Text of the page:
Commentaries on the Exhibit’s Works




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A brief commentary prepared by Fred W. Jenkins, PhD, Professor and Associate Dean for Collections and Operations, University Libraries, on the following work:

Blaise Pascal
Paris, 1670; first edition


When Blaise Pascal died in 1662, he left behind a considerable amount of unpublished material. In 1670, his nephew Périer and a group of distinguished Jansenists collected Pascal’s meditations into this volume. Pascal’s meditations are neither a mere defense of orthodoxy nor an appeal to faith; though his thoughts may attack rationalism as seen in the work of Descartes or skepticism as typified by Montaigne, he states his case with the reasoning methods of Descartes and the style of Montaigne.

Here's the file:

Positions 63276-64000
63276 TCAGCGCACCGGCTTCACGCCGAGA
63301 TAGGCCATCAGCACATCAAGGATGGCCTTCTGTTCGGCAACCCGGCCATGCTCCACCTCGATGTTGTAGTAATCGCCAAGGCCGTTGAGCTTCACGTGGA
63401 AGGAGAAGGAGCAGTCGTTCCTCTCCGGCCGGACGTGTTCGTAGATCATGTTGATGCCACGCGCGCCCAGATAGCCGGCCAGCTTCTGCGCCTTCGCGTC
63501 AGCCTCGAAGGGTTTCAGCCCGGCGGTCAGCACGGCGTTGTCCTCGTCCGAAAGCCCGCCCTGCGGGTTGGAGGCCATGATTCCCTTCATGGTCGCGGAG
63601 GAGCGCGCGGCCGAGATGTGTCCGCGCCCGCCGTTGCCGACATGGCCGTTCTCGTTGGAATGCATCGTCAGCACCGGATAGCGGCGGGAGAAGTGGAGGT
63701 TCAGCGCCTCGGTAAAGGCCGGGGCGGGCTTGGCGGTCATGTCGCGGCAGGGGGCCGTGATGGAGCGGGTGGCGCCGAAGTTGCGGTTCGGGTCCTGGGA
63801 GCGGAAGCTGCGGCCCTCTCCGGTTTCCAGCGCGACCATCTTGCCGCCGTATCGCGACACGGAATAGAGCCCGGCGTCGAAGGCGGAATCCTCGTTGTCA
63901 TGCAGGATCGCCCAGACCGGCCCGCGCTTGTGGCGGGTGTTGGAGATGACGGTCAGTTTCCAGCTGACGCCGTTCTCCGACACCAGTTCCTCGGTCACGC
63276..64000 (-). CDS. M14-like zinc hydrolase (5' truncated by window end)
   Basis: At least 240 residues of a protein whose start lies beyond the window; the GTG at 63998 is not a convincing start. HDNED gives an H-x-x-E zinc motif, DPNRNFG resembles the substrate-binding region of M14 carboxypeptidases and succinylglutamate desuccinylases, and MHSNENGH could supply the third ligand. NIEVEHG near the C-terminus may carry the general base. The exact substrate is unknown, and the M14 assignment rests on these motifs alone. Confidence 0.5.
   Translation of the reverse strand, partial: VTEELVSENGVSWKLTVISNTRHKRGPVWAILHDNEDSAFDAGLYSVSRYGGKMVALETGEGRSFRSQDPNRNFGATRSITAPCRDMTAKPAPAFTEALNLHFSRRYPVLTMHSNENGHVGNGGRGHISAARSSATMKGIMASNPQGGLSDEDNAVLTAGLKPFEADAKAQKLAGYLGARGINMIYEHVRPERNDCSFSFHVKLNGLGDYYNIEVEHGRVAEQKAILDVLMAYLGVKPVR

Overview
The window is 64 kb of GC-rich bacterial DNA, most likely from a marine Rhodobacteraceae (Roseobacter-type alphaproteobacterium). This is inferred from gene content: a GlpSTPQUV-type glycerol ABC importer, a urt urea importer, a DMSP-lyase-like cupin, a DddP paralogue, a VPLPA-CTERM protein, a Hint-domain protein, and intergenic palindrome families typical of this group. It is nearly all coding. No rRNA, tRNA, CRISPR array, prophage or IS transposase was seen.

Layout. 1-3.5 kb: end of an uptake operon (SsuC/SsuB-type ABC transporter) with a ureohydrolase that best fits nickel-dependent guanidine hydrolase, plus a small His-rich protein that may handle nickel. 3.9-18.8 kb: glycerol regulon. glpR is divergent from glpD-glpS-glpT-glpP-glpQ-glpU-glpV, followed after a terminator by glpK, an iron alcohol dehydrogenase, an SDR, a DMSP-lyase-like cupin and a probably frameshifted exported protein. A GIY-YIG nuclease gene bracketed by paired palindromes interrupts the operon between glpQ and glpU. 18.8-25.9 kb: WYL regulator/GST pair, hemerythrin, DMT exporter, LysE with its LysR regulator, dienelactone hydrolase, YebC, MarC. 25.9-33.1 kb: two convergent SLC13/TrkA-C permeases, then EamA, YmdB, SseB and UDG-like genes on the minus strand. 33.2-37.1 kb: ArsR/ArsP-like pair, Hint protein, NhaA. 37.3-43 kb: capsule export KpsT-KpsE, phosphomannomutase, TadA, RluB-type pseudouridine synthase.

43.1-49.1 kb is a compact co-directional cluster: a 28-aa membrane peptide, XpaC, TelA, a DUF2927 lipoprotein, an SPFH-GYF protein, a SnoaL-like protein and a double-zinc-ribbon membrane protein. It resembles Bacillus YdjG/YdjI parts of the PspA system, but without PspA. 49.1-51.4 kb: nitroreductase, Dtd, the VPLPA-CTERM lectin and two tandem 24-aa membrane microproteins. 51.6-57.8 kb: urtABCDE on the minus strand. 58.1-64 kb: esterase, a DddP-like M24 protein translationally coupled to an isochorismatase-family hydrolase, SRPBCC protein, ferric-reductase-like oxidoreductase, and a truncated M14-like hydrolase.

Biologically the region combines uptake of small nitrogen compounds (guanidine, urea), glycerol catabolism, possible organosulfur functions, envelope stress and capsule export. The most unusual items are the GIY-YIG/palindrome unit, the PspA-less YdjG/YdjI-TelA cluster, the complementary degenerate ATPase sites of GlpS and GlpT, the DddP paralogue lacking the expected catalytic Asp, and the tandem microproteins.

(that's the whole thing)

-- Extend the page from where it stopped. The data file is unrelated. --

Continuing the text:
Pascal goes beyond the scope of natural theology to explain the contradictions and vicissitudes of human experience entirely in terms of faith and revelation, the one justifying the other. Since they are only notes—unfinished—conclusions are not always reached, yet it has the marks of genius. It is a book for which we have solid reason to be grateful, from its first imperfect publication to the present day.

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Pascal: ‘Pensées’


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